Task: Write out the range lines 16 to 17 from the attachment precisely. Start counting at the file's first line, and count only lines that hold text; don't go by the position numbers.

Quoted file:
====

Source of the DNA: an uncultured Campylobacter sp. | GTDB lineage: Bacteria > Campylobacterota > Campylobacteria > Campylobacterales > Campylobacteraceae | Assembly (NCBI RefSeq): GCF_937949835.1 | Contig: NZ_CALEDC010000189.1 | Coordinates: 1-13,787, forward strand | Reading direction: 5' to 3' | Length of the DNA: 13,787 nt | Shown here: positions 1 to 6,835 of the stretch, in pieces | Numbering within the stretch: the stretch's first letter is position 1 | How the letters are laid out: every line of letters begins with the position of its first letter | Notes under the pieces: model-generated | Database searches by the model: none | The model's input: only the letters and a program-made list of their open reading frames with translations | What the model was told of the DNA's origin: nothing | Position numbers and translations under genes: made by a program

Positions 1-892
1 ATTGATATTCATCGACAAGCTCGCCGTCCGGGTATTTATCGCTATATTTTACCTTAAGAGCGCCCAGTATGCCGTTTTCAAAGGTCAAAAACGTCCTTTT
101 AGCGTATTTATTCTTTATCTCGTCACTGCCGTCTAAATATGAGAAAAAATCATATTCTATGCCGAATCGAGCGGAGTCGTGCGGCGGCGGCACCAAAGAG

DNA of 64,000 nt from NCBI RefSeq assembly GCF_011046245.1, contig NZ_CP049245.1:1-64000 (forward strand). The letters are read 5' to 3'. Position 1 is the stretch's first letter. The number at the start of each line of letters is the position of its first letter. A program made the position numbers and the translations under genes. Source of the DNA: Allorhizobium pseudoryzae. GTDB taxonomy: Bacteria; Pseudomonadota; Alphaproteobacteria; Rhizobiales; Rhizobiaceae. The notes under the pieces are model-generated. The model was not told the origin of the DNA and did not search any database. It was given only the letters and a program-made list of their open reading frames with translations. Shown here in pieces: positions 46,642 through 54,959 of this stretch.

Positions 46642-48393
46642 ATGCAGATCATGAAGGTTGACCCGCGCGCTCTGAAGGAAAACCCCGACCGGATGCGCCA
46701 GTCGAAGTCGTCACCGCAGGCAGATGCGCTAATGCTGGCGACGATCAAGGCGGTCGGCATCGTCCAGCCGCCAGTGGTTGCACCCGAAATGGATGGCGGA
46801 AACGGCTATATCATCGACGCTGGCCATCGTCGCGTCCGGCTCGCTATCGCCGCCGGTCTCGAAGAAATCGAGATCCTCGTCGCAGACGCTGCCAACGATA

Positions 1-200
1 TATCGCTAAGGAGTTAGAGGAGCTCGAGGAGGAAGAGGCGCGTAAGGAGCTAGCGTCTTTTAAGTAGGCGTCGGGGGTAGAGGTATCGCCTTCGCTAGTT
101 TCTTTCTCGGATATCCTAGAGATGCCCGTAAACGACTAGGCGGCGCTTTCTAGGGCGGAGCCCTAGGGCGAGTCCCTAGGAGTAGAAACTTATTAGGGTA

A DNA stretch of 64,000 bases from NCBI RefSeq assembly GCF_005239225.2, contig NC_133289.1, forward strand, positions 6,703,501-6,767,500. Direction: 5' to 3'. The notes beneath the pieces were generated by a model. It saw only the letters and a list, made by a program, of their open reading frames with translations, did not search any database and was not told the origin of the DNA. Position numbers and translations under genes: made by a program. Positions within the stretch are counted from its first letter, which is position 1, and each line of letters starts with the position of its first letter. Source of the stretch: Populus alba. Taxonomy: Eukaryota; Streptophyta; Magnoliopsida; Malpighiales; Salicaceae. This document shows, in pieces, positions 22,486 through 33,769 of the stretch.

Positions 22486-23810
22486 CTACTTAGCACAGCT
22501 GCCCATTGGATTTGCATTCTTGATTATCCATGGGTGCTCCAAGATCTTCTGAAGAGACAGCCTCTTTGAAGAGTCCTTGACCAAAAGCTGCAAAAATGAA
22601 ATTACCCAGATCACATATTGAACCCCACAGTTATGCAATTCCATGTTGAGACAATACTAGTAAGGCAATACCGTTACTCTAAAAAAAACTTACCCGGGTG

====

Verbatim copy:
22501 GCCCATTGGATTTGCATTCTTGATTATCCATGGGTGCTCCAAGATCTTCTGAAGAGACAGCCTCTTTGAAGAGTCCTTGACCAAAAGCTGCAAAAATGAA
22601 ATTACCCAGATCACATATTGAACCCCACAGTTATGCAATTCCATGTTGAGACAATACTAGTAAGGCAATACCGTTACTCTAAAAAAAACTTACCCGGGTG